Federal Communications Commission

Do More Media Choices Translate to More Polarized Elections?

February 17th, 2010 by Irene Wu

In his book, Post-broadcast democracy: how media choice increases inequality in political involvement and polarizes elections (Cambridge, 2007), Markus Prior shows the following graphs. To simplify, he argues when people with little interest in public affairs lived in an environment with few media choices, they were more likely to hear the headlines – for example, catching a news reel while at the movies. With more media choices – cable and satellite television and the Internet – catching the news as a by-product of other activities declines. In other words, more Americans watched the news when there was little else to watch. Fast forward to today, this means that with more media, citizens who are not interested in politics live in an increasingly separate world those who are – thus elections and political involvement are more polarized. What do you think?

One Response to “Do More Media Choices Translate to More Polarized Elections?”

  1. Guest says:

    Are you sure the loss of news audience is due to more choices or censured irrelevant content. For example, the sale of advertising to Toyota may have affected the timeliness of reporting the accelerator flaws, and cost additional lives and loss of property. Toyota's blatant manipulation of the ABC affiliated television stations by canceling their advertising with these stations has gone largely unreported for fear of additional reprisals.

    There appears to be far more accuracy in describing politics in literature, than there is advertiser supported media. Unfortunately, the cost and access to such information is not yet comparable to the censured mainstream media.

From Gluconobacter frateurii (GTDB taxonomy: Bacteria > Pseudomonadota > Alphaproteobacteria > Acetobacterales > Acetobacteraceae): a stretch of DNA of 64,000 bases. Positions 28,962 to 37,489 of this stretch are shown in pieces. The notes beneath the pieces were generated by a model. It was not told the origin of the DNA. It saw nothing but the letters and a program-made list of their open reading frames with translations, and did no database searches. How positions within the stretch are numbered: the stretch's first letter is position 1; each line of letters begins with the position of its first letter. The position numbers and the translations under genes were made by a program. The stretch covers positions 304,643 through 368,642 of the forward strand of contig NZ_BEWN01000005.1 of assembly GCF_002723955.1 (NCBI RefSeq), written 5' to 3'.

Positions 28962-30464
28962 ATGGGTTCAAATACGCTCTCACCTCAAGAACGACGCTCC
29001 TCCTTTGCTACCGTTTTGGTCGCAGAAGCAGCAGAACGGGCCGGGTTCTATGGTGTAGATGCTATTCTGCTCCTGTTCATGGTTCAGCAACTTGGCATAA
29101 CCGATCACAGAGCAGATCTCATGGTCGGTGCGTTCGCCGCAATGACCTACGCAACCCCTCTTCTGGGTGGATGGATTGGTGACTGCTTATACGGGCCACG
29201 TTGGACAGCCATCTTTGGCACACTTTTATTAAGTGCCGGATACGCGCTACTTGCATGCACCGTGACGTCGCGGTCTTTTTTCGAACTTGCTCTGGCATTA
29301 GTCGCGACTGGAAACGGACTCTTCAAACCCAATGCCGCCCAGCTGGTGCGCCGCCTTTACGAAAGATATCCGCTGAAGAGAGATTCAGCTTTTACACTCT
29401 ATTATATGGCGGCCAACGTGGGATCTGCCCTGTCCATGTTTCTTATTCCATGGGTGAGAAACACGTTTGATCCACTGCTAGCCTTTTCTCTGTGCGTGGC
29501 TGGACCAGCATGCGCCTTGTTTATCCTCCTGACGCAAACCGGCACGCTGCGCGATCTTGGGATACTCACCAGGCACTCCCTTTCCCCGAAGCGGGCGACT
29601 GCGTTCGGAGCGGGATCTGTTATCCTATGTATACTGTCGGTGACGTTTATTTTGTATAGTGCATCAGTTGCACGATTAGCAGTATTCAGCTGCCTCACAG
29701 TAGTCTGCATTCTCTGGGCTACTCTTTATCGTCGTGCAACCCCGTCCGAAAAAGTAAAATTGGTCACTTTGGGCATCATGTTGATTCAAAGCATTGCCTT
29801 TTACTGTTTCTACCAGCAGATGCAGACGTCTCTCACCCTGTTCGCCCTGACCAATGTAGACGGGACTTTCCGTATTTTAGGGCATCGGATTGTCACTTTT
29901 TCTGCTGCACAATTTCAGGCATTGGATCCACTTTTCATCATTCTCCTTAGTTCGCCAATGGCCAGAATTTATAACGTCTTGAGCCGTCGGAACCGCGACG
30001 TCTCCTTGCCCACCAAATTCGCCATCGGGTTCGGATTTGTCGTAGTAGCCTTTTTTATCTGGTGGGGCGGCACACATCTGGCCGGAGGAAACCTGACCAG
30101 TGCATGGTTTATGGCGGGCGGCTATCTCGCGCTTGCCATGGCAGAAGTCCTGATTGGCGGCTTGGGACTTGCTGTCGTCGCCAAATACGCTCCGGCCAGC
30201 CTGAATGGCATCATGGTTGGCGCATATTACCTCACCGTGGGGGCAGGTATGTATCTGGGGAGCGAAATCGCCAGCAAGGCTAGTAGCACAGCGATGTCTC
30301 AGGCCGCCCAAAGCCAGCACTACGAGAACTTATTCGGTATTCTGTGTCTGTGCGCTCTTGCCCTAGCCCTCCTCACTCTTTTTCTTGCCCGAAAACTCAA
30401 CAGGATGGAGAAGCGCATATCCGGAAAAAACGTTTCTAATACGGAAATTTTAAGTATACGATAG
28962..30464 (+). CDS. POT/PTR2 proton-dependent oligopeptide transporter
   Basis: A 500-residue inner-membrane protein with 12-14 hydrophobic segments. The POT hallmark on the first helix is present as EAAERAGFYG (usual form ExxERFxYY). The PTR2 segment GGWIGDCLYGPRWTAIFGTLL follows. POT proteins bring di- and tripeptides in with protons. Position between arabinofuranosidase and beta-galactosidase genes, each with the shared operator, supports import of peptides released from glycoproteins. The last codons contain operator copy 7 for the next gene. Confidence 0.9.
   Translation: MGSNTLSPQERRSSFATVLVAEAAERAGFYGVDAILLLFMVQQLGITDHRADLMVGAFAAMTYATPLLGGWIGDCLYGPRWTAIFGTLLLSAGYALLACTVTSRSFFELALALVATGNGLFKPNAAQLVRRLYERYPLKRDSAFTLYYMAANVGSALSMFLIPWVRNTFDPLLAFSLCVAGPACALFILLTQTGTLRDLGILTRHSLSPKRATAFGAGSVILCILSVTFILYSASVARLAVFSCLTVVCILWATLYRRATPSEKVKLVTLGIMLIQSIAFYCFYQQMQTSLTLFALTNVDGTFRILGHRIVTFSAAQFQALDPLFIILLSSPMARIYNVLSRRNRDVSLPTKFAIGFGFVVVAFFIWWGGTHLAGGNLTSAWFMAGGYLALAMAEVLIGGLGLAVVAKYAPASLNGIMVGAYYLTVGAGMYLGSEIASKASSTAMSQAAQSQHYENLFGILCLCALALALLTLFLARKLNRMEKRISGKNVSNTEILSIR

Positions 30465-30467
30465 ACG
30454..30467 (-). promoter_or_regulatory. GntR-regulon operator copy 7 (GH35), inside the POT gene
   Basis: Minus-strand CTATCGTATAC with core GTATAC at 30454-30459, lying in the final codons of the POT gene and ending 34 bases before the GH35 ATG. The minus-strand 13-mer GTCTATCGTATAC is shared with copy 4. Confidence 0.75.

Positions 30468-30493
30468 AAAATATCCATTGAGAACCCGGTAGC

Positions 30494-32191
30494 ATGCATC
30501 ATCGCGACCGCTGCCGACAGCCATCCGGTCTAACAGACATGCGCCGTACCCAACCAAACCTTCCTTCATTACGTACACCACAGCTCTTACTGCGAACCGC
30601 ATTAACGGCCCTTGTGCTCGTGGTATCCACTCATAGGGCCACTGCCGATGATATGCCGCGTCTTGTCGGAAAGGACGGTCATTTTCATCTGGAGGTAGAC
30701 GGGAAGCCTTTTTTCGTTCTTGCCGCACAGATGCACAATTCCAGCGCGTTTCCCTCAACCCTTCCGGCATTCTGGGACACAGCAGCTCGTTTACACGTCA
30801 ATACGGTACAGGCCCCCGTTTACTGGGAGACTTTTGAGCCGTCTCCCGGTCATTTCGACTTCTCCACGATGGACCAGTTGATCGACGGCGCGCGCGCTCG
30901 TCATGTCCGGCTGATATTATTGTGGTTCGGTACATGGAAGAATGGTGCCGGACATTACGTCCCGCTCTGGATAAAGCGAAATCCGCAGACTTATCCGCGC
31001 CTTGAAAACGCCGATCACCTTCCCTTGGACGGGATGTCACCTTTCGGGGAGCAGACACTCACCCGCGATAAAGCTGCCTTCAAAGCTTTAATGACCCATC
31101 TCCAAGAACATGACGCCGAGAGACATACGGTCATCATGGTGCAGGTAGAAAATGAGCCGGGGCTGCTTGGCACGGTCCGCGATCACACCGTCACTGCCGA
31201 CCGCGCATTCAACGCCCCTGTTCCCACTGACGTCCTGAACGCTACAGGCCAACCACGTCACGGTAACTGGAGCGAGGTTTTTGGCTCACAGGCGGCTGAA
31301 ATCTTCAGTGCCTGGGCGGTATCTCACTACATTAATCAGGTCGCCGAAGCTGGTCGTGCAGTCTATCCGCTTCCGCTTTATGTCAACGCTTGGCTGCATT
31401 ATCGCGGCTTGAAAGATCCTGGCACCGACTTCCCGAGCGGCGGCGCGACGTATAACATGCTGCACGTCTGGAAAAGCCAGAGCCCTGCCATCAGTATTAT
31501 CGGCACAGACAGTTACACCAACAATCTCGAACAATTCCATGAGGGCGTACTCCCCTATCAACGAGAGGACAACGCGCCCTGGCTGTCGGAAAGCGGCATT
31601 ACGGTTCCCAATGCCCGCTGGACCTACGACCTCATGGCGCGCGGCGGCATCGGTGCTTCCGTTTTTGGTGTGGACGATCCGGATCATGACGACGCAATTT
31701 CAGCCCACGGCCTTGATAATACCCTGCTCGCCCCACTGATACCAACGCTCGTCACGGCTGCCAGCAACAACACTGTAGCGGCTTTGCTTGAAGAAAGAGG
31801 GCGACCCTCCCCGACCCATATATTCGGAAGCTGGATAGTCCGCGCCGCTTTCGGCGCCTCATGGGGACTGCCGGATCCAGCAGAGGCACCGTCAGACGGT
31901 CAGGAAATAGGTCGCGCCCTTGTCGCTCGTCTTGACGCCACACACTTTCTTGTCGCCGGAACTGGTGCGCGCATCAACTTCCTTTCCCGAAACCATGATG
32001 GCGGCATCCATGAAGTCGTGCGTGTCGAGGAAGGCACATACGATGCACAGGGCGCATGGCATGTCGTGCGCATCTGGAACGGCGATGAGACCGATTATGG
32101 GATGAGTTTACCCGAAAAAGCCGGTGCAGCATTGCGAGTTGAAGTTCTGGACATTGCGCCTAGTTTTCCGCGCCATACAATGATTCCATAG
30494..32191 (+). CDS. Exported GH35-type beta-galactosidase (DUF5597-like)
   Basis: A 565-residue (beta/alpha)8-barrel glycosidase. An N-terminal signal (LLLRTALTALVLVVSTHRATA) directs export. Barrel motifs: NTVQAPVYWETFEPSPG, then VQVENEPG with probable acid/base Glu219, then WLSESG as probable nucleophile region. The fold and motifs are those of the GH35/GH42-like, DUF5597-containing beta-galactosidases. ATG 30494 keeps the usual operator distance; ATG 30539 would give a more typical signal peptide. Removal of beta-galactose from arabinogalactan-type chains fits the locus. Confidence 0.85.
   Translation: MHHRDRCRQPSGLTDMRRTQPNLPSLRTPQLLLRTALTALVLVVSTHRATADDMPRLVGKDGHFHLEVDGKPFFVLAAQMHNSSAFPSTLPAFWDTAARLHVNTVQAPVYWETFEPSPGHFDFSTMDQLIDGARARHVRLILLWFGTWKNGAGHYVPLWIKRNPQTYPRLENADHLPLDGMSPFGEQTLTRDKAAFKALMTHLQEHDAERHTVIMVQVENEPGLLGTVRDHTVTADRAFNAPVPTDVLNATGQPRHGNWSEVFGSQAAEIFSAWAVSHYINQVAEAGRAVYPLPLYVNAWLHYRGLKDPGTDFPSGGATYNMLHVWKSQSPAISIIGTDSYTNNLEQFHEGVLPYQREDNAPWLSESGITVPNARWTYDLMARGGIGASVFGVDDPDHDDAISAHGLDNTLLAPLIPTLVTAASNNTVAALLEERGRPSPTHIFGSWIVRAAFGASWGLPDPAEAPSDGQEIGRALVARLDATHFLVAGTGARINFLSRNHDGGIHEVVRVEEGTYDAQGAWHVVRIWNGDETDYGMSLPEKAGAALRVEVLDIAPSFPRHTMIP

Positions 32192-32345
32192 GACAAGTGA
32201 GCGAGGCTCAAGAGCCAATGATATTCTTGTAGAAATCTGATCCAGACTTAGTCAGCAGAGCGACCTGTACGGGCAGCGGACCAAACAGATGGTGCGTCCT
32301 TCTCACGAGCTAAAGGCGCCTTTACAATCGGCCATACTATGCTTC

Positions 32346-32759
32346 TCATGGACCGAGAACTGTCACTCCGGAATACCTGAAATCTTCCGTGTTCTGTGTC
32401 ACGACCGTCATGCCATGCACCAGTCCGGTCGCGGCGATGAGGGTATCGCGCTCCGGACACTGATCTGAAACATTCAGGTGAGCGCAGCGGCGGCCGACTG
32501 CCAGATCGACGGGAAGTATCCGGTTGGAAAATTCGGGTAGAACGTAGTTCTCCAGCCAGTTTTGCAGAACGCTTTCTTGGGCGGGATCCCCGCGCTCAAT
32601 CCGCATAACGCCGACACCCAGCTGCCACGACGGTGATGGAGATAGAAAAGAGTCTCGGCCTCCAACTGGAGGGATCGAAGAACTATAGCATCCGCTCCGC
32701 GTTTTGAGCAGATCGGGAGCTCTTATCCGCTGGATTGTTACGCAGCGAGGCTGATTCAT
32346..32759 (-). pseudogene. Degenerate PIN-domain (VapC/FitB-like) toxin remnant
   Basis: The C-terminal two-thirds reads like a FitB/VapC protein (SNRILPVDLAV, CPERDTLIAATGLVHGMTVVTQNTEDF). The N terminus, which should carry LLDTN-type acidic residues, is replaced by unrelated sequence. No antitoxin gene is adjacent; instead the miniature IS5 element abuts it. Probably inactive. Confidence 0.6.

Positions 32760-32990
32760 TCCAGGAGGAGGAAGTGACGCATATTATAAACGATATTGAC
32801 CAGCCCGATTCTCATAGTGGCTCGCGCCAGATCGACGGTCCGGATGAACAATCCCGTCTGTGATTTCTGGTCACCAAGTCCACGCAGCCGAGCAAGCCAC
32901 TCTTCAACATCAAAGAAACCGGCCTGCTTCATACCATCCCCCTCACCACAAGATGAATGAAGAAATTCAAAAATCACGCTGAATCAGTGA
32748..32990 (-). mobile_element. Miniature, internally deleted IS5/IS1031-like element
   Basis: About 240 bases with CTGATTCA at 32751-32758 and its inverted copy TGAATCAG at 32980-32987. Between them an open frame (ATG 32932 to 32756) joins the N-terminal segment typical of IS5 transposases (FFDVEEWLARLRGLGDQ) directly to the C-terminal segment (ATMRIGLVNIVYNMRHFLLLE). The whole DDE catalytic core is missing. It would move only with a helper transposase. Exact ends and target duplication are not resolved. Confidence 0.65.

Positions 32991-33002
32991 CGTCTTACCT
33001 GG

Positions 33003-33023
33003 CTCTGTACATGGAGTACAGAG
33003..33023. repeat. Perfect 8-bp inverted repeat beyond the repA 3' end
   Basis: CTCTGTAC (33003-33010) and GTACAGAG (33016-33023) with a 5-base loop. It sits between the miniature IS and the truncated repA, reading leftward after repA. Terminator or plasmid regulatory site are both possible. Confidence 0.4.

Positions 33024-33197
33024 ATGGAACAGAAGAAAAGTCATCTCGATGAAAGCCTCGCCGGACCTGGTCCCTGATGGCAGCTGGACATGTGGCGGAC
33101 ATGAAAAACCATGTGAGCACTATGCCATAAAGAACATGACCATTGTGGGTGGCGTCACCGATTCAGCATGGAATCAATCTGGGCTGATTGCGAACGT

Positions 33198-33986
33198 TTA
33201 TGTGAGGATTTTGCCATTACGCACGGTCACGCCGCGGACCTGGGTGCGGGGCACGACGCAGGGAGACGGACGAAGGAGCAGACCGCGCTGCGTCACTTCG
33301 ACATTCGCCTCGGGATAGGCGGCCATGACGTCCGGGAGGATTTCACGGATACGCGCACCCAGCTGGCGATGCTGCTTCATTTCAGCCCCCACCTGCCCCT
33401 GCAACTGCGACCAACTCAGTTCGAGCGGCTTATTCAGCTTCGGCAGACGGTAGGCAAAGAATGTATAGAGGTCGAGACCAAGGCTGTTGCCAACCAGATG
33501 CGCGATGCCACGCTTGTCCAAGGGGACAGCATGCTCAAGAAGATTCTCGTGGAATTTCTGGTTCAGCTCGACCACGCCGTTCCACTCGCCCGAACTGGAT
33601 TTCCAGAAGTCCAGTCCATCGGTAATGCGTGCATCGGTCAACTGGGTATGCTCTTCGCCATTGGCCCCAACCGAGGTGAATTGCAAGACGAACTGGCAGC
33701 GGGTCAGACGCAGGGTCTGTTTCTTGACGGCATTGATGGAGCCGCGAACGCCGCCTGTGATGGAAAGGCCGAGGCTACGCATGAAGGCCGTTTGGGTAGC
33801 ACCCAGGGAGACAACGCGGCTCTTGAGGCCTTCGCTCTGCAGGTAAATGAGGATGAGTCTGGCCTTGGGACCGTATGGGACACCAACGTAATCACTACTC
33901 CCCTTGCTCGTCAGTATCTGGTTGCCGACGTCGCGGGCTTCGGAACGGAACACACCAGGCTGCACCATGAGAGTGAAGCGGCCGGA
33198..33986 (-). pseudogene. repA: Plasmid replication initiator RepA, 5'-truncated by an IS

Moreover, the larger the conglomerate, the more likely intra-company conflicts exist. In addition, large conflicted entities make the largest campaign contributions and direct the actions of legislators. Hence, legislative results protect conflicted business interests and ignore the public interest. These results include the financial markets' melt-down, the burning of more fossil fuels to produce gasohol than gasohol saves, promotion of childhood obesity, record healthcare industry stock price gains while medicare is going bankrupt, importation of foreign oil when there is more than enough domestic supply and 90% of US households paying $350 per year for television channels they never watch.

    Readers have noticed the conflicts and the Tea Party movement is a symptom of this corruption. This movement appears to be organized via reporting from citizen journalists distributing their work via the internet, our modern version of the pamphlet. Main stream media should consider acting as they too are citizens, before more of the real citizens decide they are irrelevant.

    The chinese walls between corporate divisions, media sales departments and their journalist needs to be rebuilt to save the value of their media enterprises and our democracy.

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